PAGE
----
SENSIBLESTOCKS .COM
Dedicated to the success of the individual investor
Dividends are stocks’ secret weapon. They enable both superior long-term growth
and immediate income. The secret to achieving these seemingly opposed goals lies in
how you deploy the dividends.
Because dividend stocks serve either goal so well,
they may be the best investment anyone can own.

The Top 40 Dividend Stocks for 2008 e-book is the definitive guide for dividend
investing. It provides a
straightforward, comprehensive methodology for picking
great dividend stocks and managing your portfolio.
The “Top 40” are the best
dividend stocks available right now.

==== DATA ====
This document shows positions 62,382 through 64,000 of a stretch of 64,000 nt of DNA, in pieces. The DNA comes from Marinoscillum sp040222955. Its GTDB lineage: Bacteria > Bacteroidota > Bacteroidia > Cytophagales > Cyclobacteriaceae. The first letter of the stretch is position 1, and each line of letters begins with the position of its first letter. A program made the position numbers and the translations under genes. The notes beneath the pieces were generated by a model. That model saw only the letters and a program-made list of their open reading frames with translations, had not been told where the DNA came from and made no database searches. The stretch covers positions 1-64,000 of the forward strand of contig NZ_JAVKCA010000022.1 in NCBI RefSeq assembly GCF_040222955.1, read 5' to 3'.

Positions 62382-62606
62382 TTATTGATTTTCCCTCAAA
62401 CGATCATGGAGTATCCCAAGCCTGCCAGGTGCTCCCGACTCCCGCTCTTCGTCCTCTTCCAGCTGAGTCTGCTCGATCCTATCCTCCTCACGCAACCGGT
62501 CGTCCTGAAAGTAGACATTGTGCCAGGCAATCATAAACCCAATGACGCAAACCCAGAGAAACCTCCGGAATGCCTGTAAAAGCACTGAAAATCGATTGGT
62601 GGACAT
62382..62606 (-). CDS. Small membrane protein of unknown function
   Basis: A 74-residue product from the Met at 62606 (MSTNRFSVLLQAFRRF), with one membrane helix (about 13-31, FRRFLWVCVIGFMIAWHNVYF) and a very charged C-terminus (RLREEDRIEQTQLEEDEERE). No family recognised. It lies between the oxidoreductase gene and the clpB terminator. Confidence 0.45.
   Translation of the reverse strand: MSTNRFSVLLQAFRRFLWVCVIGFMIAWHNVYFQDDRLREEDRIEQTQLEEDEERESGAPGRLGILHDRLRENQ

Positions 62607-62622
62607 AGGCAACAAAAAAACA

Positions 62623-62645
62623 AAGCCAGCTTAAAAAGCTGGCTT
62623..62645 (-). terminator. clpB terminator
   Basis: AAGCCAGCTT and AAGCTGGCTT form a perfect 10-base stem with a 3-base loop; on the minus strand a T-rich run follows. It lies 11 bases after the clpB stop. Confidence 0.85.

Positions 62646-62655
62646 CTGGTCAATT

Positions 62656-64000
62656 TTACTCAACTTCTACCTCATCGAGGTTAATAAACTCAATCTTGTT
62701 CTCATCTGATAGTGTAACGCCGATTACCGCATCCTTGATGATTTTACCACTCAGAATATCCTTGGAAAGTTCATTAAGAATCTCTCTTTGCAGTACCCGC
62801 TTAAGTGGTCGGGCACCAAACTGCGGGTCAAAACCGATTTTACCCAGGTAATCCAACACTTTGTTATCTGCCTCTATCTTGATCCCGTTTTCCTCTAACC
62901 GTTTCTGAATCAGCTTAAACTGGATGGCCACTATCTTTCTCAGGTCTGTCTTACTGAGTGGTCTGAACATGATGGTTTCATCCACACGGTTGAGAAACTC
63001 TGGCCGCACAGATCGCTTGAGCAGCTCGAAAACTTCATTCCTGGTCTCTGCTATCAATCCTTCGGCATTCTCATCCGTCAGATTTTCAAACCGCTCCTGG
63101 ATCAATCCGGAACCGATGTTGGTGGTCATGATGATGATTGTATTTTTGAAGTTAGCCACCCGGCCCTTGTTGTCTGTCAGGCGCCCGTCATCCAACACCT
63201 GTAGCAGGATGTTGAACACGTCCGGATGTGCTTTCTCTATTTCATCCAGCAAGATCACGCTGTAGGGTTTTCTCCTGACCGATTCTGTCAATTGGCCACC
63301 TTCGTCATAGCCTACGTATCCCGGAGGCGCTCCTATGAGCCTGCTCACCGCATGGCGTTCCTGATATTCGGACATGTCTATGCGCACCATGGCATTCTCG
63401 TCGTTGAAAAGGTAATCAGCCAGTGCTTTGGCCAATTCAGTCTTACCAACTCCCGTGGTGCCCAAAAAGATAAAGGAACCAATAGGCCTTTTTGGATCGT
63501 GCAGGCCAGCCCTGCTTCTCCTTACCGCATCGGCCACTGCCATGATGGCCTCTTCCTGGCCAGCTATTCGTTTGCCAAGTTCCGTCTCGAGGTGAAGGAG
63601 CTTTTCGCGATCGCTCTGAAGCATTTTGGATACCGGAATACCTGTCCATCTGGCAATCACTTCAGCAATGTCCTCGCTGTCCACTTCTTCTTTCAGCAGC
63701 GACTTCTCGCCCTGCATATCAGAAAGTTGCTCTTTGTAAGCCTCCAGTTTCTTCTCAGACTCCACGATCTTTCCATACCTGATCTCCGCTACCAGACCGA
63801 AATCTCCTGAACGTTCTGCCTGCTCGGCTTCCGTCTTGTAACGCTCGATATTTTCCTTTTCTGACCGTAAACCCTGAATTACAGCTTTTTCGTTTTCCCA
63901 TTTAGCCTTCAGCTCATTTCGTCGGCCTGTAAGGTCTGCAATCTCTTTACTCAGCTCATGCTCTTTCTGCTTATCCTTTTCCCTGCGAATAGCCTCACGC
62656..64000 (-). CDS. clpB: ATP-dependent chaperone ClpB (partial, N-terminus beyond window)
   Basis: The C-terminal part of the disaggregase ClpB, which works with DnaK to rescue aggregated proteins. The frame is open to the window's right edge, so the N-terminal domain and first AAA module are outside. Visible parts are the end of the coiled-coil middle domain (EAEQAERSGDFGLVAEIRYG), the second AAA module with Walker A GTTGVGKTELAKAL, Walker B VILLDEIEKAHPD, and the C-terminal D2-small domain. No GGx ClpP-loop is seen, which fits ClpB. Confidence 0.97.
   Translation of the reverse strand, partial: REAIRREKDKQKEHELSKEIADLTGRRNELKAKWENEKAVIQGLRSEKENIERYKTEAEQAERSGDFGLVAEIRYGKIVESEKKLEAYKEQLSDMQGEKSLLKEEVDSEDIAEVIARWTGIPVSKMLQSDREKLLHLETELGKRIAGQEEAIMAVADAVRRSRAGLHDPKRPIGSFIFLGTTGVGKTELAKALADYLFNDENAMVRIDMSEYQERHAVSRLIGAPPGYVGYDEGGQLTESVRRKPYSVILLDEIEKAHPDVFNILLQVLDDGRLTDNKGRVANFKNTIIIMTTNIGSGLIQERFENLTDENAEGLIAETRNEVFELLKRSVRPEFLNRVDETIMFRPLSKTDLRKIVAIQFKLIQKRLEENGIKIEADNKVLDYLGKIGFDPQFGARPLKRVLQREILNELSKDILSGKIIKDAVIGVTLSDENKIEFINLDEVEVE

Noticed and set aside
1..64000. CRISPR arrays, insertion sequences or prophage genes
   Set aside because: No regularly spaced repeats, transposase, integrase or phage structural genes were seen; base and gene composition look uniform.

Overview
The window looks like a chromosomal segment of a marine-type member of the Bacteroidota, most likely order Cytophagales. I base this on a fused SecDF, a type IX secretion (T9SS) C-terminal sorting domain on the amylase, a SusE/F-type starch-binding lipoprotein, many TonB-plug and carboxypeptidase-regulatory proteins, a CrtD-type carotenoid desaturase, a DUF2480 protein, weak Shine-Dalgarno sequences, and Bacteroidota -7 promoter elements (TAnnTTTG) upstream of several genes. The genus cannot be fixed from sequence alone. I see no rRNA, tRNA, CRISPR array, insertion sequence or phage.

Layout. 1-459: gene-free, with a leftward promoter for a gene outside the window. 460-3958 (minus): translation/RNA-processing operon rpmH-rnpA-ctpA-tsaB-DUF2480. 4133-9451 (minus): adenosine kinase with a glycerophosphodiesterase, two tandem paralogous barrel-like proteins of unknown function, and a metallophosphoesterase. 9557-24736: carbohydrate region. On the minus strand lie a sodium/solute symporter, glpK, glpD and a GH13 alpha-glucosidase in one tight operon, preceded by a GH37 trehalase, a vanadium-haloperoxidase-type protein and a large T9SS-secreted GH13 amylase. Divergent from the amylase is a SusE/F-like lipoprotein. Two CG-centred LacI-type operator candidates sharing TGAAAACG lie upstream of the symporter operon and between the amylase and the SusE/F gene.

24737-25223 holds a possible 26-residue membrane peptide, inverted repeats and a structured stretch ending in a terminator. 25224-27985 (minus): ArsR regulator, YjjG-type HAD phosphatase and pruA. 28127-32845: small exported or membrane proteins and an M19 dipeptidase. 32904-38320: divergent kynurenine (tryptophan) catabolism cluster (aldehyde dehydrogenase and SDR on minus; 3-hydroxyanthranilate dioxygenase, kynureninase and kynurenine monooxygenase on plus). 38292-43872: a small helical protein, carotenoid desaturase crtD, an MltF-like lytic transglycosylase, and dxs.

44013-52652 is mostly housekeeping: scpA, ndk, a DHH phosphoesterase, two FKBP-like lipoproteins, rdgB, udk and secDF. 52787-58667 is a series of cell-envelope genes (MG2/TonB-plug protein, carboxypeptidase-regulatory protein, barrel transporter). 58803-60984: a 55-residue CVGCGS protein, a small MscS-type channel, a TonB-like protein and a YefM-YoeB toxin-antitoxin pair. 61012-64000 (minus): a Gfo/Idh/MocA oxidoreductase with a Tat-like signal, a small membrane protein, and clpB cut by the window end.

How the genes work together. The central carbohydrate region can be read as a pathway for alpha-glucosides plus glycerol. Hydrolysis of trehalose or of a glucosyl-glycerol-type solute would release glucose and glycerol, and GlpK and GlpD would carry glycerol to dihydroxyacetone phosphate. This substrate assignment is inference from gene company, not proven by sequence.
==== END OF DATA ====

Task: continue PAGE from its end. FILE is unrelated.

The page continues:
You can start building your portfolio immediately.

**********
Keep reading to find out…
1. Why Dividend Stocks are Good for Long-Term Growth
2. Why Dividend Stocks are Good for Income
3. Whether Dividend Stocks Are Safe
4. The 40 Best Dividend Stocks for 2008
5. The Importance of the Investment Guide (included)
6. Features, Benefits, and Ordering Information

**********

1. Why Dividend Stocks are Good for Long-Term Growth

From a long-term perspective, the most profitable stocks are dividend stocks.

The stocks with the best total returns are not the headline-grabbing high-growth, high-
priced, “latest great thing” issues. They are not technology stocks.
The champions in
the best-total-returns game are dividend-paying stocks.

Look at this fascinating graph from Ned Davis Research:




















Notice three things:

First,